The best opposition keeper performances against us
Francis Uzoho’s superlative performance for Omonia Nicosia at Old Trafford on Thursday evening got us thinking about great opposition goalkeeper showings against United from years gone by.
Uzoho made an incredible 12 saves for the Cypriot side and only Scott McTominay’s 93rd-minute strike – United’s 34th shot of the game – denied him a much-deserved clean sheet.
The Nigerian confessed after the game that he is a big United fan and he will surely cherish the memories of his stellar stint for years to come.
We’ve put our heads together and come up with a handful of keepers who have also frustrated us in the past…
The story from inside the West Ham dressing room goes that, safe from relegation and completely relaxed, only one of the Hammers’ players warmed up ahead of their Premier League season finale against United in 1995. Those who watched that nightmarish afternoon unfold won’t be surprised to learn that it was goalkeeper Ludek Mikloso. Needing a win to wrap up a third straight title, United trailed in the first half. Andy Cole hit the post, Brian McClair equalised, but it was only then, in that final half-hour when just one more goal was required, that the Czech became a one-man nightmare.
Whatever the situation, whatever the range, whatever the angle, there was just no way past him, and he repelled everything that every United player could conjure until time finally ran out and Blackburn took the trophy. Nearly 30 years on, I’m yet to fully forgive him.
De Gea's words for 'amazing' UzohoArticle
David's interview after our Omonia win includes an answer about the Cypriots' impressive keeper.
To suffer one incredible goalkeeping performance at the climax of a season is bad luck but two in consecutive games was just ridiculous. Hot on the heels of Miklosko’s masterclass, Neville Southall was the undisputed Man of the Match in the FA Cup final to make it a case of Double Disaster rather than the Double for the Reds, which, as it turns out, would have been three on the trot.
Southall, once linked with United, rolled back the years with a vintage display at Wembley. He may have been beaten by Norman Whiteside a decade earlier but was not for passing this time – two great stops from Paul Scholes stick in the memory and he also tipped a Brian McClair header onto the bar. A great keeper had a great match, at just the wrong time for us.
Casillas grew to become one of the greatest keepers in world football, but he was a callow youth when United faced Real Madrid in the 2000 Champions League quarter-final. Although opposite number Mark Bosnich had been the busiest of the goalies in a deadlocked first leg, Los Blancos – struggling in La Liga at the time – were clear underdogs going into the Old Trafford return.
Defensive failings would ultimately cost us this tie, with the three-goal lead established by Real after 52 minutes proving insurmountable. But had the man they’d go on to call San Iker not been between the sticks, the result – and United history – could have been so different. Casillas made terrific first-half reaction stops from David Beckham and Roy Keane, as the Reds looked to respond to the latter’s unfortunate own goal and launch another remarkable European comeback. Casillas was eventually beaten by Beckham and a Scholes penalty, but the game finished 3-2 and Real’s aggregate lead was protected by another close-range save, this time from Ole Gunnar Solskjaer late on.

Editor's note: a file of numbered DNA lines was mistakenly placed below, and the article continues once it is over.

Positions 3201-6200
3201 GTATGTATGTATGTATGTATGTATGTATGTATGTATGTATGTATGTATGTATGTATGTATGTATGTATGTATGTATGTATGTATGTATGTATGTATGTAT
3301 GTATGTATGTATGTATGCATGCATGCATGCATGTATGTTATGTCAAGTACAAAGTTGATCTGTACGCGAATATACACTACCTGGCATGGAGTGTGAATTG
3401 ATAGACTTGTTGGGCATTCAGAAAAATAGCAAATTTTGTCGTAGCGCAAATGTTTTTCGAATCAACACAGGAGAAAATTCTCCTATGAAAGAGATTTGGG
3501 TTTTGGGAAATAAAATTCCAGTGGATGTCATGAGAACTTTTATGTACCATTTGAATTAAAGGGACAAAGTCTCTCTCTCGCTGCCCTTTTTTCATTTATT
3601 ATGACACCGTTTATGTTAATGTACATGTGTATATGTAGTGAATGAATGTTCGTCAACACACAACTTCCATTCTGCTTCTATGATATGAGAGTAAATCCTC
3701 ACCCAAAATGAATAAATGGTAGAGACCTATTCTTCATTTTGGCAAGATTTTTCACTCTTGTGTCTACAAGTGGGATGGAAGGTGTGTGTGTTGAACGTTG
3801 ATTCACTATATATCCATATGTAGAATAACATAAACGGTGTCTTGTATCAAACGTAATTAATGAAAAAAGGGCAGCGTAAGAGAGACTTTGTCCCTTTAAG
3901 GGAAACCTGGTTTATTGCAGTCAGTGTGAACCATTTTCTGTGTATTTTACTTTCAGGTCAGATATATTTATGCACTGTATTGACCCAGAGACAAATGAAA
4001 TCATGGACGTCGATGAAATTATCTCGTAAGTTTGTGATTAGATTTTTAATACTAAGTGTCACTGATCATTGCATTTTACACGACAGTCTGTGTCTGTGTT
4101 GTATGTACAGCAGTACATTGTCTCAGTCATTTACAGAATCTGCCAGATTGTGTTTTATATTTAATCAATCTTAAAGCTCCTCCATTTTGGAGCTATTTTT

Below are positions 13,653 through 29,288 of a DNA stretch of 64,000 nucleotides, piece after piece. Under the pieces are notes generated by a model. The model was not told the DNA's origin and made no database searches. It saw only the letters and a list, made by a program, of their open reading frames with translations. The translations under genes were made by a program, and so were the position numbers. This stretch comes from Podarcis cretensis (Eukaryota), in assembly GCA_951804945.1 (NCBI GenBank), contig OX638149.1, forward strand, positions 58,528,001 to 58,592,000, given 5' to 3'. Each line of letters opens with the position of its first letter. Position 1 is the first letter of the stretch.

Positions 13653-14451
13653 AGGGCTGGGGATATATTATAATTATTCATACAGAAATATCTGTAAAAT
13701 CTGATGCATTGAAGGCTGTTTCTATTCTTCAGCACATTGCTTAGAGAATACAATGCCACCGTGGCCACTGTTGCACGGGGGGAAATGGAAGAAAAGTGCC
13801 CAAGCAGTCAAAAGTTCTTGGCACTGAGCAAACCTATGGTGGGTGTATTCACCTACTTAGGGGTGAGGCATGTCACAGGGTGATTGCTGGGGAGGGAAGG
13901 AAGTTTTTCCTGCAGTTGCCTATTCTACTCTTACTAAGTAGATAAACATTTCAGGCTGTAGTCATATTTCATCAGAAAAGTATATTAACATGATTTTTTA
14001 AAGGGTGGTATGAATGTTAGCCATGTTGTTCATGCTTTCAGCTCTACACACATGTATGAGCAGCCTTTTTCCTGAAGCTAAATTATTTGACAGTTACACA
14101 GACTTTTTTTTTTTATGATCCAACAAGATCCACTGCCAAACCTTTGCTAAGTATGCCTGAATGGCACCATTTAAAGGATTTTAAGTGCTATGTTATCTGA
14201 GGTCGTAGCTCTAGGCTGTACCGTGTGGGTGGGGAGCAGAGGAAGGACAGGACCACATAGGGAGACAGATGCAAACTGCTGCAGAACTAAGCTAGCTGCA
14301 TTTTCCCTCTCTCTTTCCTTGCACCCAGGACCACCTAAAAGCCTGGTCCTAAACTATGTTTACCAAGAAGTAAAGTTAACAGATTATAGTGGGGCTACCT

As Sir Alex Ferguson would remark after the game: “The keeper was marvellous but it’s not normal for an 18-year-old to be like that. Not at all normal.”
New Year’s Day and United are set to start 2003 on a real low. Trailing to lowly Sunderland, we pepper the Black Cats’ goal but find Jurgen Macho in inspired form. The Austrian needed a bit of luck, clutching the ball after a Paul Scholes shot struck both posts, but he repelled efforts by Beckham, Ole Gunnar Solskjaer, Juan Sebastian Veron and Rio Ferdinand as Sir Alex’s men piled on the pressure.
Even after Beckham’s equaliser, Macho looked to have at least earned a point when thwarting Diego Forlan but he was beaten at the death, by Scholes, and was a figure of utter dejection at the final whistle. For context, the Wearsiders mustered only one more point all season as they were relegated.
United 2 Sunderland 1
1 January 2003: A dramatic start to the new year as United came from behind to win with two late goals.
A few years ago, Michael Carrick told me that our 2-0 away win against Schalke in 2011 was one of the finest United performances (if not the finest) during his time at the club. The scoreline looks unremarkable on paper, and it's fair to say Schalke were relatively ordinary opposition. But anyone that watched the game will remember the weight of chances created by a rampant Reds side. And, if not for the young goalkeeper guarding Schalke's net that night, Manuel Neuer, we'd almost certainly have been looking at a cricket score come full-time.
It was a hugely frustrating match: United were scintillating, but the contest remained goalless until the 67th minute. And in a Champions League semi-final, your nerves are already tingling. Thankfully, calm finishes from Giggs and Rooney eventually nudged us closer towards a third final in four years. But Neuer's raft of first-half saves remain lodged in my memory. His reflexes and sheer presence in the goal were magnificent. And intimidating. It's no surprise he’s become arguably the leading goalkeeper of his generation, winning almost every honour available to him.
When have you been most impressed with an opposition goalkeeper? Don't forget to send us your opinions via our social media platforms.